My name is Valerie and in August 2010 I realized all summer long I had been developing blisters all over my hands and arms. I went to see my family doctor and she thought I was allergic to the sun and sent me to see a dermatologist. The dermatologist looked over my face, arms, hands and body and thought I might have Porphyria Cutanea Tarda (PCT), the most common and also the most readily treated form of Porphyria.
PCT is caused by a deficiency of the enzyme uroporphyrinogen decarboxylase (UROD) in the liver. UROD is the fifth in the series of eight enzymes that are responsible for the synthesis of heme. PCT is somewhat more common in men than it is in women. It usually develops in middle age, hence, the name tarda which is Latin for late.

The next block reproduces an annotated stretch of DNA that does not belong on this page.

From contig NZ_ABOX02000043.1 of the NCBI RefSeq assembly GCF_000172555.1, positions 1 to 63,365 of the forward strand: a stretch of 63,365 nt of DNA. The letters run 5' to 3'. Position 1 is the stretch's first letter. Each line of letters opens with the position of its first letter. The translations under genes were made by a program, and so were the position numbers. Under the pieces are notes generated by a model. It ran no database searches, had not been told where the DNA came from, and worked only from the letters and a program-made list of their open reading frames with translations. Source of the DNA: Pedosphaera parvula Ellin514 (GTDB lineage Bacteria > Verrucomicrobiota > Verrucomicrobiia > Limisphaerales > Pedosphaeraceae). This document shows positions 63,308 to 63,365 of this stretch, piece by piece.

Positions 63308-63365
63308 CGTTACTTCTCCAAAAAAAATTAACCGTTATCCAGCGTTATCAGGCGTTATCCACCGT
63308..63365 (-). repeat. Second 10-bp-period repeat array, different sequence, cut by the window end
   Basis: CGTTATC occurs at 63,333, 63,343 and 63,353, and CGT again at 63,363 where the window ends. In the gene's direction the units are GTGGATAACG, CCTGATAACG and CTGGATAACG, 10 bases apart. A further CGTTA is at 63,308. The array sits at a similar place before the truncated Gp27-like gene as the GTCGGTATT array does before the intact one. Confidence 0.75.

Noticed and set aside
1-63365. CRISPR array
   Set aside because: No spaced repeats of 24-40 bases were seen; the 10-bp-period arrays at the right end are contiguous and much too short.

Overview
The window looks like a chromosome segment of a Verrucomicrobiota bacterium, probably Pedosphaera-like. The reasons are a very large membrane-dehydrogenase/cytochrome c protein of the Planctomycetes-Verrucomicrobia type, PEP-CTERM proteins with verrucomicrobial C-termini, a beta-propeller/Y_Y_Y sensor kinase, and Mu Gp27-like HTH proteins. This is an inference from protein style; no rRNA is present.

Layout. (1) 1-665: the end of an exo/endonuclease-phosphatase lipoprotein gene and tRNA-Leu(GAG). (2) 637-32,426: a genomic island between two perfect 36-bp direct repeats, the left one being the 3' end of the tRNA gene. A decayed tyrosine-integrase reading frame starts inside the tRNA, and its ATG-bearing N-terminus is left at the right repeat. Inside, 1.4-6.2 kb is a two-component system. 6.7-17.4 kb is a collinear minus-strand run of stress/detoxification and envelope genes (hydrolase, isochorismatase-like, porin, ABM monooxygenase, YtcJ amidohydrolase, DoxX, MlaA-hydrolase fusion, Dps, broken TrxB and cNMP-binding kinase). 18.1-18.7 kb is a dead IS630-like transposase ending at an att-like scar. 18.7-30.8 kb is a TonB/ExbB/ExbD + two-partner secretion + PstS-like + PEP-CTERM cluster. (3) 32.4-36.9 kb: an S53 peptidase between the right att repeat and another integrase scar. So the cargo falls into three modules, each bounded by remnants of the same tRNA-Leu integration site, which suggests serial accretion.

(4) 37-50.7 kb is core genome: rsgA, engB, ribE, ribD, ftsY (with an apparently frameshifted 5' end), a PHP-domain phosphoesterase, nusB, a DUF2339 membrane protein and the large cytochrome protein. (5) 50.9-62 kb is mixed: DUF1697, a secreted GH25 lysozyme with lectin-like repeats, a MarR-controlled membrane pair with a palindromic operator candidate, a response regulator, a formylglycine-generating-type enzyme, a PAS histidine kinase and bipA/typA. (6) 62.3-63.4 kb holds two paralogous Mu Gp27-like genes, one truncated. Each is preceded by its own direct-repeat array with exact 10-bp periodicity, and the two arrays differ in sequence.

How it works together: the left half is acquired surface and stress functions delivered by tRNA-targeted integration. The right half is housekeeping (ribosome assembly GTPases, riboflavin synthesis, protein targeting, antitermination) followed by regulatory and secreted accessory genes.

The dermatologist took biopsies from my left arm and sent the samples out to the Mayo Clinic. When the results came back, I was informed that I had congenital erythropoietic porphyria, or CEP (also referred to as Gunther disease). CEP results from deficiencies in uroporphyrinogen III synthase (UROS). It is inherited as an autosomal recessive disorder.
Today, I have to supply stool and urine samples and viles of blood to be tested every six months. All my doctors tell me I have a mild case of CEP, yet I need to monitor the situation and stay out of the sun and have my curtains closed in my house. If I do venture outside, I am supposed to wear SPF clothing, sunscreen, a big brimmed hat and sunglasses!
It is difficult for an outdoors person like me to have a rare condition like CEP. I hope a cure is found soon.